Climate change and agriculture

AGRICULTURE is the mainstay of Pakistan’s economy. According to Pakistan Economic Survey 2011-12, it is important for growth, exports, incomes, food security and industrialisation.

It is the second largest sector of the economy and contributes about 21 per cent to the GDP, generates productive employment opportunities for 45 per cent of our labour force and 60 per cent of the rural population depend directly or indirectly on this sector for their livelihood.

At present present the agriculture system is creating inequality and food insecurity. About 40 per cent of the people are food-insecure, and small farmers have no say in decision-making.

Agriculture is no longer profitable for small farmers who are abandoning the profession and migrating to cities.

According to the survey, Pakistan’s agriculture grew by 3.1 per cent against the targeted 3.4 per cent. Major crops accounted for 31.9 per cent of the agricultural value-added and experienced a growth of 3.2 per cent in fiscal year 2011-12.

Agriculture is continuously on a downward trend as it has registered an overall decline of 10 per cent in several major and minor crops during the last three years. Reasons for the decline have been floods in the country during 2010 and heavy rains in Sindh during 2011.

Also, lack of research, insufficient funds allocation and discouragement to domestic varieties are among some major impediments to the development of agriculture.

Monsoon rains and glaciers are two sources of water availability in Pakistan, but now monsoon rains pattern and quantity are changing. The country also observed two long spells in the last two decades, especially from 1998 to 2002. This is bound to have adverse impact on agriculture, if climate change is not addressed seriously.

It has been reported in the press that non-availability of irrigation water due to lack of rains has created drought-like situation in Sindh.

The non-availability of irrigation water would cause more than 40 per cent damage to three major Kharif crops, i.e., cotton, paddy and sugarcane, and may cause a loss in the billions of rupees to these crops.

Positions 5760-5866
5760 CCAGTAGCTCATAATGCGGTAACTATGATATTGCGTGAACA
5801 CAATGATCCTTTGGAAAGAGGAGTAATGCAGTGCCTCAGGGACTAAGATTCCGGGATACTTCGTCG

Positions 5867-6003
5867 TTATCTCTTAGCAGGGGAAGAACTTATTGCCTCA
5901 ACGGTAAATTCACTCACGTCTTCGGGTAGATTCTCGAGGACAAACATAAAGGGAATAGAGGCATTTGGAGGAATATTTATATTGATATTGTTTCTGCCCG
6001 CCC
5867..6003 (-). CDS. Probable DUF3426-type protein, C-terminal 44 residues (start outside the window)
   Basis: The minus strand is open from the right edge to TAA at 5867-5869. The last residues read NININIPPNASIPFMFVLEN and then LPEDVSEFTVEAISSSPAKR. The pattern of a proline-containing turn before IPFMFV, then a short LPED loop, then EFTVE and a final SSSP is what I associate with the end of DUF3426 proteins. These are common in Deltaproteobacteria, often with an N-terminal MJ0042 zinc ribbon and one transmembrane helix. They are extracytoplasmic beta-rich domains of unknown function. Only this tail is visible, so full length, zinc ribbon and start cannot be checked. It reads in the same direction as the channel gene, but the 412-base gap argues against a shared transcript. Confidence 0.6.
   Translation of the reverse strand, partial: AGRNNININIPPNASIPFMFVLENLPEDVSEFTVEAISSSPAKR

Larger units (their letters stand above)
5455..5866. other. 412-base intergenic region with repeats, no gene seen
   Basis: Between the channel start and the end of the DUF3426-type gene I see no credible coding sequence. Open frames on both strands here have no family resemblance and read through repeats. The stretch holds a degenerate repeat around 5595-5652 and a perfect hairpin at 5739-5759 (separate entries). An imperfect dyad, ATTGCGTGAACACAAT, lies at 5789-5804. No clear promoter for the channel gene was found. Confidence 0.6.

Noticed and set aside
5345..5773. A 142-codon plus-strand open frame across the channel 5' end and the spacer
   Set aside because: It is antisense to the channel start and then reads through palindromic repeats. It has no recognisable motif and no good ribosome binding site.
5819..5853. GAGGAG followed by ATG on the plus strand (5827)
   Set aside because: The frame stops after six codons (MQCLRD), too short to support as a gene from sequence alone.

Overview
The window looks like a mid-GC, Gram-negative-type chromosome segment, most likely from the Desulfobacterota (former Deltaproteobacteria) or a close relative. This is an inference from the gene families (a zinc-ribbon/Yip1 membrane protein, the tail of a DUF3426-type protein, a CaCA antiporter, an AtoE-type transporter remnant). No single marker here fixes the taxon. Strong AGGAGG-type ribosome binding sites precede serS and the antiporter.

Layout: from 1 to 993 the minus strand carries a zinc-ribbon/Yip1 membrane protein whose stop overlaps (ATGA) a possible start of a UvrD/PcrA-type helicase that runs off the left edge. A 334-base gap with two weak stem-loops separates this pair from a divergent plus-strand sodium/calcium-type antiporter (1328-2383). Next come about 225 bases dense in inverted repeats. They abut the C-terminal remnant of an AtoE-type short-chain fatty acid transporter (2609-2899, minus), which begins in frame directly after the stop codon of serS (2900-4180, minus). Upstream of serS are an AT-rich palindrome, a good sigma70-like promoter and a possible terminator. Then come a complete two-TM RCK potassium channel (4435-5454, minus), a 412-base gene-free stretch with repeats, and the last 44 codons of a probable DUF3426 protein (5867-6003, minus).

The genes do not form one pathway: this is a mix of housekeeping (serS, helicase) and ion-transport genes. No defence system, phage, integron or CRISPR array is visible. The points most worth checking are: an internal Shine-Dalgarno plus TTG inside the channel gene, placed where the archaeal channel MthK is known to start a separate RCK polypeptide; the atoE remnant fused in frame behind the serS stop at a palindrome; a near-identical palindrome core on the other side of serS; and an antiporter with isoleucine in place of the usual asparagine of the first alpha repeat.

The economy of Khyber Pakhtunkhwa is also agriculture-based.

The most important cash crops grown in the province are sugarcane and tobacco, besides orchards.

Both tobacco and sugarcane require high water as compared to other crops. It is, therefore, need of the hour to think over the issues of climate change and water availability for agricultural crops so as to have sustainable agricultural development.

Climate change is becoming a threat to the country. Also, increasing population and decreasing resources may pose a threat for our future generations. Therefore, farmers should practise knowledge and improve food security through sustainable agriculture.

Promotion of sustainable agriculture will not only save environment, but also boost farmer’s income.

There is a need to conserve our water resources, promote careful practices, build more water reservoirs, exploit modern technology and explore new resources of water.


Muhammad Ramzan Rafique
Muhammad Ramzan Rafique

I am from a small town Chichawatni, Sahiwal, Punjab , Pakistan, studied from University of Agriculture Faisalabad, on my mission to explore world I am in Denmark these days..

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